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Thursday, 31 October, 2002, 11:13 GMT
Winona 'cut' security tags
Actress Winona Ryder
Ms Ryder allegedly said she was practising for a movie role
A prosecution witness in the shoplifting trial of Winona Ryder has told a court she saw the actress cutting the security tags off items of clothing at Saks in Beverly Hills in December.

Ms Ryder is accused of trying to steal more than $5,500 (3,500) of designer goods from the exclusive department store near Los Angeles.

Saks security guard Colleen Rainey told Beverly Hills Superior Court on Wednesday that she had been asked to keep the actress under surveillance.

She then allegedly saw Ms Ryder cutting the tags off handbags inside a fitting room before she was detained for suspected theft.

The actress, who is free on bail, denies felony charges of grand theft, commercial burglary and vandalism.

Actress Winona Ryder
It is not known if Ms Ryder will testify

She could face three years in jail if convicted.

On the third day of the trial, Ms Rainey testified to looking through the slats in a dressing room door to see what the actress was doing.

Ms Rainey said that, once detained by Saks security staff, Ms Ryder said: "Didn't my assistant pay for it?"

Ms Rainey also reiterated the earlier testimony of another guard who said that, after Ms Ryder was detained, she said she had been shoplifting to prepare for a movie role.

"She said it was a movie called Shopgirl," Ms Rainey said.

She added that Ryder later told police that she was practising for the film White Jazz, a crime drama in which she was to play a shoplifter.


Saks' head of security, Ken Evans, testified earlier on Wednesday that Ms Ryder had said she was shoplifting on the instructions of the director of her new film.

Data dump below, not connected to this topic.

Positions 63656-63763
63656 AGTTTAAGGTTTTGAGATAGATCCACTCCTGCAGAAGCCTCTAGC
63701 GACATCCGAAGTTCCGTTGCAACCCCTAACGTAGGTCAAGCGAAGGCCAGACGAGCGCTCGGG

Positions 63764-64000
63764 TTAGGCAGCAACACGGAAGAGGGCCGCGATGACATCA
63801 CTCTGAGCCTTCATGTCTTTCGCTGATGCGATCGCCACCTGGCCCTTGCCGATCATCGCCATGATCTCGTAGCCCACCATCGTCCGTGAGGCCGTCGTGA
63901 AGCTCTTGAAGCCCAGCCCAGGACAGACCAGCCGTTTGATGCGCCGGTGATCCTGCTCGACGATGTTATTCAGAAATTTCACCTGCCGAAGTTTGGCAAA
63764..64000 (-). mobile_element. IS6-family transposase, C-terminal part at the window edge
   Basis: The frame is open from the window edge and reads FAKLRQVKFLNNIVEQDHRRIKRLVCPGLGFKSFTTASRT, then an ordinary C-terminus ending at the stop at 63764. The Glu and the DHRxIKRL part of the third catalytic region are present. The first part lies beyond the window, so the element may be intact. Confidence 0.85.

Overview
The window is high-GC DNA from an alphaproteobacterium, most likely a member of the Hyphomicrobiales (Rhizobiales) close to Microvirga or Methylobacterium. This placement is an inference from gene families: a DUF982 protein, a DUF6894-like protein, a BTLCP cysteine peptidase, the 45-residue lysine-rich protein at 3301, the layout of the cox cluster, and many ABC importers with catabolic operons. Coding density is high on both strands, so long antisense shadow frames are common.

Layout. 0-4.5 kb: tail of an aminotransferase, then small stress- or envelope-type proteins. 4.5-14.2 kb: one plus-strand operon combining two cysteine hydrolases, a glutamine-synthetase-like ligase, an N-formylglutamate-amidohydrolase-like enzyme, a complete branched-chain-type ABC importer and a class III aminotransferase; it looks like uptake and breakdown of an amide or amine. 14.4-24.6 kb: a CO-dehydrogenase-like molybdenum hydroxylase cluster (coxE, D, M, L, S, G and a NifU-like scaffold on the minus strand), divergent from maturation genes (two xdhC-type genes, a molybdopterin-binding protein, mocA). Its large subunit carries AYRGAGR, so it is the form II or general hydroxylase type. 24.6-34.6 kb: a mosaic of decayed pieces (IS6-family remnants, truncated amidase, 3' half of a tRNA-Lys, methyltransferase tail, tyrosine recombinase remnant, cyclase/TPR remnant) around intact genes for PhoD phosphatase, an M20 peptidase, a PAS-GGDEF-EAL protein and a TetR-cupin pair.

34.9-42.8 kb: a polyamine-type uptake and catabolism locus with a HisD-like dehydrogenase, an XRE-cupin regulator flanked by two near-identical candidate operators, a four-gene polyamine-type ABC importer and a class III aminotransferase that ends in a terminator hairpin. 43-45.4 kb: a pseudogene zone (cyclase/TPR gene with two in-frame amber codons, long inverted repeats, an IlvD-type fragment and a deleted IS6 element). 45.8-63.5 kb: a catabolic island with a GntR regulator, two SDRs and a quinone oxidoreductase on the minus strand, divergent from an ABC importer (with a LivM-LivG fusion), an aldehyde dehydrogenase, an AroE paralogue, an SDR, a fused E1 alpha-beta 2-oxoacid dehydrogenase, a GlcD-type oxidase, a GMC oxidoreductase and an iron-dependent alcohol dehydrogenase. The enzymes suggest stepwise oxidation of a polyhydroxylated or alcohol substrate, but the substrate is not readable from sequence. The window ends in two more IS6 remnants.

But Ms Ryder's defence attorney Mark Geragos suggested that Mr Evans was deliberately trying to have the actress found guilty.

Winona Ryder in Mr Deeds
Ryder recently starred in the movie Mr Deeds

Mr Geragos said Mr Evans had told one of his Saks colleagues, after the arrest, that he was going to "nail" the actress. Mr Evans denied the claim.

On Tuesday, Mr Geragos accused Mr Evans of changing his story about finding discarded security tags on the day of Ms Ryder's visit to Saks.

Mr Evans admitted he had made one inaccurate earlier statement about the exact timing of finding the security tags, but otherwise stuck to his story.

Mr Geragos maintained that security guards targeted the actress because she was a celebrity and that they had lied about what they saw.


On Thursday, a hearing is due to take place in response to an appeals court ruling on a motion by news organisations seeking to unseal documents in the case.

Ms Ryder is best known for roles in films such as The Age of Innocence, Alien: Resurrection, and Girl, Interrupted.

The jury includes several of Ms Ryder's Hollywood peers - including the former head of Sony Pictures, the studio that made three of her films.

It is not yet known whether Ms Ryder will give evidence during the trial, which is expected to last up to a week.

See also:

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